Coping with the Reality that Mom Has Dementia

2019-10-02 | Uncategorized | By Alexa Willis | 0 Comments

You’ve noticed that mom isn’t the same; she is quieter, less engaged in social events and she seems to forget things easily. You chalk it off to her getting older, to the recent move, to the death of your father, to anything but dementia. This is a normal healthy response to change. No one wants their mother to stop being the same person we have always depended on, continuing to be social, talkative and capable. 

Dementia is simply a descriptive term for cognitive changes that are persistent and interfere with function. This may mean trouble problem solving, multi-tasking, or expressing oneself well. It may mean memory loss, confusion, inattentiveness, lack of concentration or impaired judgment. When subtle, these changes are often overlooked by family members and sometimes denied by the individuals themselves. When changes are persistently more noticeable, it is important to get a good diagnostic workup. There are reversible causes for dementia, ones that can be aggressively treated or even cured. With a good diagnosis, you will know what you need to help your loved one in the days and months ahead. 

Sometimes a person will actually tell you that they are afraid of being alone, afraid of driving, afraid of being in a group. Most express fear and confusion by their behaviors. Much like a child ‘acts out’ their emotion, your parent with reduced ability to reason will ‘show’ you by their behavior what they are struggling with. Some are unaware from the beginning that anything is different about them; they may think you have changed. Your parent may accuse you of being more controlling, more suspicious, and resent you for it. The senior wants to regain control of his or her life. This presents some real challenges to you, the caregiver. You must learn how to take charge in matters that are safety related or that interfere with health and wellbeing. Two common mistakes families make are either taking control over everything, which generally is met with resistance, or ignoring problem areas and doing nothing to accommodate the changes. Avoiding taking charge is often an attempt to respect the parent’s right of privacy. However, this reluctance must be overcome to be a good caregiver.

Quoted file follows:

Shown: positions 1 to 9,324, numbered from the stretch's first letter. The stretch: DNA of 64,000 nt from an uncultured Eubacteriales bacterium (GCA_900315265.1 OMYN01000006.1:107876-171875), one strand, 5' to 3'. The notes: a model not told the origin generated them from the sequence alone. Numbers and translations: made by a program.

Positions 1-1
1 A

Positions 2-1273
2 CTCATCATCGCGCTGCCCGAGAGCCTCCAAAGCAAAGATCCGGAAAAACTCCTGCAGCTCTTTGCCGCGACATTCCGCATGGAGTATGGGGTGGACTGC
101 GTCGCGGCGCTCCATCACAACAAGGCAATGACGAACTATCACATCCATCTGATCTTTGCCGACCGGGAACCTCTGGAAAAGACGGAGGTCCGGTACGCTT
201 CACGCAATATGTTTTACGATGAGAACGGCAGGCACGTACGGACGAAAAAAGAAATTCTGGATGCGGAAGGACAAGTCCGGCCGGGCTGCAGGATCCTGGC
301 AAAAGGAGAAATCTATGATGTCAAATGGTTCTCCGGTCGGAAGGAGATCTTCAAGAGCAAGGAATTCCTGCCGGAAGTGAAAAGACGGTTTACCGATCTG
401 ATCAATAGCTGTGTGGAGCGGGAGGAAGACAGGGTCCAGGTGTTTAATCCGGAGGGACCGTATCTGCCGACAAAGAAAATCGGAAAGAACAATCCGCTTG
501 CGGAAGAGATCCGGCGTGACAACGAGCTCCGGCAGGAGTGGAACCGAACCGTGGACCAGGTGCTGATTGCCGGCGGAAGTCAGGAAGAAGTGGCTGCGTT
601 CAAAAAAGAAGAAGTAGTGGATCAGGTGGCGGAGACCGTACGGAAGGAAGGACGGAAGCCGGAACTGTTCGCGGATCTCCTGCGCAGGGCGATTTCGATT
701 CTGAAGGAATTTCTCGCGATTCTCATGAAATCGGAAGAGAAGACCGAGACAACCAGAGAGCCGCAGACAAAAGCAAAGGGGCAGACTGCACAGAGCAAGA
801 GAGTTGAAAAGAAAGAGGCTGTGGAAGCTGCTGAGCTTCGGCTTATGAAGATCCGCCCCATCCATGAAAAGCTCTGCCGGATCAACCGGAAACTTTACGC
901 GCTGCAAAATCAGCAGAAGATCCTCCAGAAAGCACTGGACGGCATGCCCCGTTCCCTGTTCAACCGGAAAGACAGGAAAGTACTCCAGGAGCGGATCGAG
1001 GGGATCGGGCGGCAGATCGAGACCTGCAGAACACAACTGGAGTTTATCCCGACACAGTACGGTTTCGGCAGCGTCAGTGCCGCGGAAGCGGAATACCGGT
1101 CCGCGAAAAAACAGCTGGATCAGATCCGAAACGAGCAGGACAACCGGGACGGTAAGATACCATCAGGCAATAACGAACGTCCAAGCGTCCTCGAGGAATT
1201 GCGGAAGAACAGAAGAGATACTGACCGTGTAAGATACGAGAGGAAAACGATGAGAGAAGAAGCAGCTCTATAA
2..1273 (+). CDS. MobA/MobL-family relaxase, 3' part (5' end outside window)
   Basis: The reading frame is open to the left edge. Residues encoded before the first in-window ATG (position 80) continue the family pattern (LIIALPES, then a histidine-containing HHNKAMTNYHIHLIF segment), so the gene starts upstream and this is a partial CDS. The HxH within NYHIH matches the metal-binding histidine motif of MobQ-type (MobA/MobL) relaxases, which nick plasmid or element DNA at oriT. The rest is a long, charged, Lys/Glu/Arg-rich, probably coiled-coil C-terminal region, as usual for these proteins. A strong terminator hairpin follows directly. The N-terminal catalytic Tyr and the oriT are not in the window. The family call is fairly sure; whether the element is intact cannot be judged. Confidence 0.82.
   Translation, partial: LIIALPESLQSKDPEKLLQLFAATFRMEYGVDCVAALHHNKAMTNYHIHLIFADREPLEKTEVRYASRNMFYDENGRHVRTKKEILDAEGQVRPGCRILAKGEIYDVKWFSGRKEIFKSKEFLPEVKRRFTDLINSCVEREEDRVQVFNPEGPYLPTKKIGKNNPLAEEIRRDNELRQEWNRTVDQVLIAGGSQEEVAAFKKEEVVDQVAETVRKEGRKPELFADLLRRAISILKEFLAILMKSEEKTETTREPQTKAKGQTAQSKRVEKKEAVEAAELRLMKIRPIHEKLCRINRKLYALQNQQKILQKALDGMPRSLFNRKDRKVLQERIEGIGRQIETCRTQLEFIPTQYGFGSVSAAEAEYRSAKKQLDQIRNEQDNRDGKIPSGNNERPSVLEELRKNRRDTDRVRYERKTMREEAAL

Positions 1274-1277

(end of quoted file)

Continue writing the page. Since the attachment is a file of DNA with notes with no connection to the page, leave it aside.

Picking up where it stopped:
Thus, starts the journey of caregiving for you. You must be more available, more observant of mom’s safety and wellbeing. You will need to find what resources are available when you cannot be there for her. The best thing you can do is to educate yourself about dementia, to find the resources you need and have the contact information handy when you need it. Explore home care options, contact your local council on aging, and locate funding sources. Hire an elder law attorney to get finances in order, preserve assets and plan for care needs. Above all, include family members in all the planning. Share the care; it eases the burden of having to do everything. Learn to ask for help. Let others enjoy the rewards of caring. At the end of my book, Matters of the Mind…and the Heart, I quote Zig Ziglar. “What you get by achieving your goals (being a competent caregiver) is not as important as what you become by achieving your goals.” And I ask the reader, “What have you become through the caregiving journey?” I’ve been a caregiver for a great many years. I can attest to its having changed me; I benefited more than those I cared for each and every time. I am a better person for it; you will be too.